) In November, 2000, he sent a letter to William Swindells, chairman of Willamette Industries Inc. (WLL
), letting him know that Weyerhaeuser was making a run at his company. This was not the usual takeover attempt, however. Call it a homecoming of sorts: Rogel, 59, had been Swindells' protege at Willamette in Portland, Ore.--in fact, he had worked there for 25 years, running the place in the final two.
When Rogel left Willamette in 1997 to head up its much hated, far larger, and somewhat troubled rival, it was as if the favorite son had grown up, taken a job at the local bank, and then returned to repossess the family farm. Indeed, one reason Weyerhaeuser board members recruited Rogel was precisely because they believed he could mount a successful hostile takeover if necessary. Weyerhaeuser executives had never formally made an offer, but they knew Swindells was not likely to be receptive. He had flatly rejected friendly overtures from several other companies. So when Rogel's message arrived, Swindells, 71, had a few choice words for the courier: "You can take this letter back to Steve and tell him where to put it."
It was the first of many angry words in what became one of the most contentious buyouts in recent history. Ultimately, Rogel prevailed. But it took him another year to complete the acquisition of Willamette, and the price was steep--in more ways than one. He had to extend his buyout offer 12 times and paid a final price of $6.2 billion, $825 million more than he originally offered. And he endured a welter of personal attacks. Willamette executives, who considered him a traitor, taped a picture of him to a voodoo doll and jabbed pins into its face. Many of the nearly 15,000 Willamette employees sported "Just Say No Wey" buttons. And last summer, Rogel had to walk past Willamette workers picketing their company's annual meeting and carrying signs that read: "Rogue'l: You're looking for love in all the wrong faces."
Rogel knew what he was getting into with the folks at Willamette: The 85-year-old company had a reputation for fierce independence. That was what drew Rogel, a chemical engineer who grew up in a small wheat-farming town in eastern Washington, to Willamette in the first place. It was also a company that prided itself on the loyalty of its employees. When Rogel resigned as chief executive, Swindells insisted he leave the company that very day. The two haven't spoken since: Rogel clinched the deal in conversations with Willamette CEO Duane C. McDougall. "I knew [the hostile bid] would be upsetting to them and come back on me personally," Rogel says. What kept him going through those 12 months was his certainty about the benefits of the deal: "I slept well at night. I was doing the right thing not just for Weyerhaeuser but for good friends at Willamette," he says. "Nevertheless, you're human, and it impacts you."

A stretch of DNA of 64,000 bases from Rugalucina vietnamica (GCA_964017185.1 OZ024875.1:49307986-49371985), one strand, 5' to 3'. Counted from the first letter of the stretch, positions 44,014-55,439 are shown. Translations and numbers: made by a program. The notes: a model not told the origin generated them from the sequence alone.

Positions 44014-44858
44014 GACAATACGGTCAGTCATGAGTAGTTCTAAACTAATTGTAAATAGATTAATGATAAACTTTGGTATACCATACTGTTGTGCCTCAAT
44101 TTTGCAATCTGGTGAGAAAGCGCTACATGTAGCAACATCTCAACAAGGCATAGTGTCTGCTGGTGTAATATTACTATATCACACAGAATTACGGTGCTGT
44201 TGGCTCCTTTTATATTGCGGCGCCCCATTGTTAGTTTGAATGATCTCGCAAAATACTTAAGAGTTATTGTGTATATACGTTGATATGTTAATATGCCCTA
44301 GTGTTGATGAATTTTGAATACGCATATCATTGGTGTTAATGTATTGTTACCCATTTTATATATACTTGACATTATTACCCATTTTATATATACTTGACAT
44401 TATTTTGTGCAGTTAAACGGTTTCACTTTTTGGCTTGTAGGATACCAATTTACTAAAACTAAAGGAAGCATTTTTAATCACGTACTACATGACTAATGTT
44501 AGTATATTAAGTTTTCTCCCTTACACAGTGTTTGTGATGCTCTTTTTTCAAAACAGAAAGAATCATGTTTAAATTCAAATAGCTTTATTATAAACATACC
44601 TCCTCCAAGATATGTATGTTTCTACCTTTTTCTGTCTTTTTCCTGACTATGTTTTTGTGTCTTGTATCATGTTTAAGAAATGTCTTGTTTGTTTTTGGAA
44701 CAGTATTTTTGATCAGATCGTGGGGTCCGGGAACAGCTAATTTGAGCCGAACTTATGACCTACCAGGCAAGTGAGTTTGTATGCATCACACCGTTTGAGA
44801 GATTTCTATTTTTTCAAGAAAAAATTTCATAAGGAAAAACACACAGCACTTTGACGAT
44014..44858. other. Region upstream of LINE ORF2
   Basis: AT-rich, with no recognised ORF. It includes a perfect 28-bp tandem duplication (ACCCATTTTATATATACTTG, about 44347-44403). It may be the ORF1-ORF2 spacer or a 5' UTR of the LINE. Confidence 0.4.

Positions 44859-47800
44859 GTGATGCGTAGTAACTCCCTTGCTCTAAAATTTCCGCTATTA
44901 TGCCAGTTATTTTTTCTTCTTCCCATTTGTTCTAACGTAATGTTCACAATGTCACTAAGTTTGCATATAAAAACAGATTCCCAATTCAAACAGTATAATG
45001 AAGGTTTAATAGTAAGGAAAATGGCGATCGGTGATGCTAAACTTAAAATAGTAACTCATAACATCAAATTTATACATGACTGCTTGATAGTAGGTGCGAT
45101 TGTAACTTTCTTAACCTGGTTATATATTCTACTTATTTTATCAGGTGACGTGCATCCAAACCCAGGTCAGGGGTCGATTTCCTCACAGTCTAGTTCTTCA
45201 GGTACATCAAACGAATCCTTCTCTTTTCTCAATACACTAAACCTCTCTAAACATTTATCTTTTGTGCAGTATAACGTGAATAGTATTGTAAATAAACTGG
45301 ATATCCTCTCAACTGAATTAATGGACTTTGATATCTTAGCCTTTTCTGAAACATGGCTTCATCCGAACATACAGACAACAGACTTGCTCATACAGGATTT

Integrating Weyerhaeuser and Willamette will require considerable finesse. In addition to the usual challenges of merging two companies, Rogel has to overcome the hostilities of his new employees. And because he ended up paying a higher price for Willamette than he had first expected, Rogel has more debt on his balance sheet than he would like: $13 billion in total. In mid-February, Moody's lowered the new company's debt rating to medium-grade, Baa2 status.
But if he succeeds, Rogel will end up running a vastly more competitive company. The combination of Weyerhaeuser's financial heft and Willamette's efficient manufacturing will create a $19 billion forest-products powerhouse. It puts Weyerhaeuser first or second in a number of important markets, with its only real rival the $26.4 billion International Paper Co. Before the merger, Rogel had already gone a long way toward shaping up sleepy, bureaucratic Weyerhaeuser. He cut costs, boosted margins, and positioned the company as one of the dominant players in a consolidating industry. Weyerhaeuser posted profits of $354 million, on revenues of $14.5 billion, in 2001. But Willamette earned nearly as much last year--$248.8 million--on revenues of only $4.45 billion. It has the highest margins in the industry. In the weeks since the deal was finally announced, Weyerhaeuser's stock price has risen more than 10%.
Rogel figures the best thing he can do is to get through the integration quickly. So far, he has appointed two Willamette executives to senior positions in Weyerhaeuser's operations and has vowed that those laid off won't all be Willamette employees. He has set up toll-free phone numbers for merger-related questions and promised to post all relevant information on the company intranet. And he is leading forums with Willamette employees to articulate his vision for the new company. "Everyone has to know fairly and honestly what's going on," he says.
Back when he was rising to the top at Willamette, Rogel was respected for his nitty-gritty understanding of the business. Some employees are even welcoming him back. Bob Banister, a Willamette technical analyst who attended one of Rogel's meetings, says: "Steve came across very well and genuine." Putting the bitter fight aside won't be easy for everybody, though. Swindells, who resigned with the rest of the board on Feb. 11, declined to comment. And as one senior Willamette executive says: "Were this a friendly, amicable situation, it would probably be different. But it's not." Rogel may be picking voodoo pins out for some time. By Stanley Holmes in Seattle